Although the realities of the nuclear age where far from pleasant, for Hollywood it was a source of box office gold. Never mind radiation poisoning, cancer and birth defects; the atomic age was good for business. It meant super powers, mutations and giant big monsters. Such terrors offered a clumsy metaphor for the dangers of atomic energy and a source of terror, thrills and drama on the big screen. Them! was one of the first movies in this idiom and became a blueprint for the genre that followed in its wake. Featuring a colony of out sized ants, that initially terrorise New Mexico but eventually migrate to Los Angeles, Them! leaves a trail of destruction and dead B actors in its wake.
Originally planned to be a 3D release, Them! was shot in 4:3 ratio and not Cinemascope to accommodate the process as well as the special effects. However due to technical and budgetary reasons the 3D process was dropped. The black and white film stock lends a faux documentary quality to the proceedings. The story is fast paced and not excessively complex. Lead performances by the great James Whitmore and James Arness are sincere and engaging. As you would expect the full size animatronic ants are somewhat dated by contemporary standards, yet they have their own unique charm and are shot in a way that gives them character. Their sound effects also add to the ambience.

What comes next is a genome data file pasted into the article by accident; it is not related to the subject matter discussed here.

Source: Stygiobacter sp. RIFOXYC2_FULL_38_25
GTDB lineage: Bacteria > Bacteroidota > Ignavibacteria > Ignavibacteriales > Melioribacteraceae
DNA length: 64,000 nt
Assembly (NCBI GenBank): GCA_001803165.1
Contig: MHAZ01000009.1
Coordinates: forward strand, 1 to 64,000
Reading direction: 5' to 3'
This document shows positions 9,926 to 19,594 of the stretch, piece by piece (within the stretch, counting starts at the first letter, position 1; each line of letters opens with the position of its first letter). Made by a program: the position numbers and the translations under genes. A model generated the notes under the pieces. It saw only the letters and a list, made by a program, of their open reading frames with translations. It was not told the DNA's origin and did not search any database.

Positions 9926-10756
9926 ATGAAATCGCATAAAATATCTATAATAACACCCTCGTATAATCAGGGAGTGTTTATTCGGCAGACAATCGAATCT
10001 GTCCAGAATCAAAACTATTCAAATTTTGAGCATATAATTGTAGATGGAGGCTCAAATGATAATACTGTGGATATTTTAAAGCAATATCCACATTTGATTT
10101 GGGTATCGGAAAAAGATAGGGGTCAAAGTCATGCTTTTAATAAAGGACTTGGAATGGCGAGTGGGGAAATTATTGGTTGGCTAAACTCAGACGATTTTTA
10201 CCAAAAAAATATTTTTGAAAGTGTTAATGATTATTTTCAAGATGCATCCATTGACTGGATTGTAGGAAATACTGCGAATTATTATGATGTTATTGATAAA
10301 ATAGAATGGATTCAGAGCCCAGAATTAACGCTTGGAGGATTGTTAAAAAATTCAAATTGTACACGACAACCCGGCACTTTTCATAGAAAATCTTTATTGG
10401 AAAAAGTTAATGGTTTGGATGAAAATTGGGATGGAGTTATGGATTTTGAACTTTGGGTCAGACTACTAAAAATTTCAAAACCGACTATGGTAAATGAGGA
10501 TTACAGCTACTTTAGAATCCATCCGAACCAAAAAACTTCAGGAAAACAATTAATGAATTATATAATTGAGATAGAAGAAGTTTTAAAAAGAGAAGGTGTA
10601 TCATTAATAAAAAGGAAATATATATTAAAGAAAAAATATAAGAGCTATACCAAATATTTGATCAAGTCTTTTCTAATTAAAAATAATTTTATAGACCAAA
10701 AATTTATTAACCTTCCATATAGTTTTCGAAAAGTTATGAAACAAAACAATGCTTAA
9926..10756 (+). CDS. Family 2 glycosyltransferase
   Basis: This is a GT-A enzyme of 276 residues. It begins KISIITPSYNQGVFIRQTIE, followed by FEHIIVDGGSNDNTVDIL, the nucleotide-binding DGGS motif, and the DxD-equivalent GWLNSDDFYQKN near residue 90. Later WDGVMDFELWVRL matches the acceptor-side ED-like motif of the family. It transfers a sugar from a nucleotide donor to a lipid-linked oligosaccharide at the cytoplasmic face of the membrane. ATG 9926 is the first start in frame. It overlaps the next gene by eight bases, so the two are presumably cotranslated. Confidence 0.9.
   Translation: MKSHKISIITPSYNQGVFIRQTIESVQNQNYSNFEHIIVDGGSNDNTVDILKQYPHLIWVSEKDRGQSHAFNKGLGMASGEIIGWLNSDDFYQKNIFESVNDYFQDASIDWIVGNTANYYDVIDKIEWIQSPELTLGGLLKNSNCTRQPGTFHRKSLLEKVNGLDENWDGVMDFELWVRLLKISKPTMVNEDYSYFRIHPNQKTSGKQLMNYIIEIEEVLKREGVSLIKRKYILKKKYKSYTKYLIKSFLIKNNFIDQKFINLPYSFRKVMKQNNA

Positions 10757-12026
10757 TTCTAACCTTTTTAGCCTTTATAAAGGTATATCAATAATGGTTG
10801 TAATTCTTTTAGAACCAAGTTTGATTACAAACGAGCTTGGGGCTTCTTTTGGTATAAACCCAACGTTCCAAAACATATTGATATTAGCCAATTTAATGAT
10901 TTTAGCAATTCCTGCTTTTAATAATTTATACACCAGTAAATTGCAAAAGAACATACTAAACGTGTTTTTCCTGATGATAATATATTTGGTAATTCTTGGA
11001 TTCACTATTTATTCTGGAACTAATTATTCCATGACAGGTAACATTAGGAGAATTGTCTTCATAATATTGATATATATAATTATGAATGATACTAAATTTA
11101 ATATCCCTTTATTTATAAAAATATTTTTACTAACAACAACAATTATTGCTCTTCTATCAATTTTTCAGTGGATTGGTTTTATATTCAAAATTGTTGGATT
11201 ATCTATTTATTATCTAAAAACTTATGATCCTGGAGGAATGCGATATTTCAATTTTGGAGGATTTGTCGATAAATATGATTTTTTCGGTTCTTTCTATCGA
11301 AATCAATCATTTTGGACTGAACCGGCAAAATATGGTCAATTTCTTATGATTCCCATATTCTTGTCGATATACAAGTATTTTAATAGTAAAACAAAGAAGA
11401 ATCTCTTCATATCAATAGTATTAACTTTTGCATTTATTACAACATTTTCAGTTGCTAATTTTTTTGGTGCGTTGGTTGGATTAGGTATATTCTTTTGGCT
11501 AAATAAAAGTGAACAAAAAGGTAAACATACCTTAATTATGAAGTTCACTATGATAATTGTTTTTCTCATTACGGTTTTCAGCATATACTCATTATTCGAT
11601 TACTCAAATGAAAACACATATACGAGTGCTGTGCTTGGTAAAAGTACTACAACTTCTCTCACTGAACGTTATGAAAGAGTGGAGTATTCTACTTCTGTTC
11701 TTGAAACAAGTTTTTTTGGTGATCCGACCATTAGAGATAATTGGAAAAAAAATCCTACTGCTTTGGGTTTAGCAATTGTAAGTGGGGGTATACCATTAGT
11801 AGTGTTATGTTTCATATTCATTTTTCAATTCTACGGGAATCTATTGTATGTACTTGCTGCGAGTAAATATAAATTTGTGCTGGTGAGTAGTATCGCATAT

On watching Them! It’s clear to see the influence the film had on James Cameron when he made Aliens. There are several thematic parallels, such as a traumatised child who has lost their parents and a secret lair where the Queen is laying her eggs. There are also Marines with flamethrowers clearing out the infestation. The more you watch old Hollywood B movies from the fifties, the more you'll find the source material that recent blockbusters have plundered. Sadly they usually only take the simplest of ideas and jettison any associated wit, style and drama.
Them! is still a very entertaining ninety four minutes, as long as you accept it for what it is and are aware of the context of the times. The entire genre of fifties monster movies is very interesting from a sociological point of view. They reflect the public concern over the atom bomb and the lack of understanding about the consequences of its use. They also provide a useful insight insight into how the major film studios where always willing to cater to emerging trends. Science Fiction and Horror where always considered to be second rate genres, yet over the next two decades where to prove two of the most lucrative forms of revenue. They also provided a springboard for a great deal of emerging talent.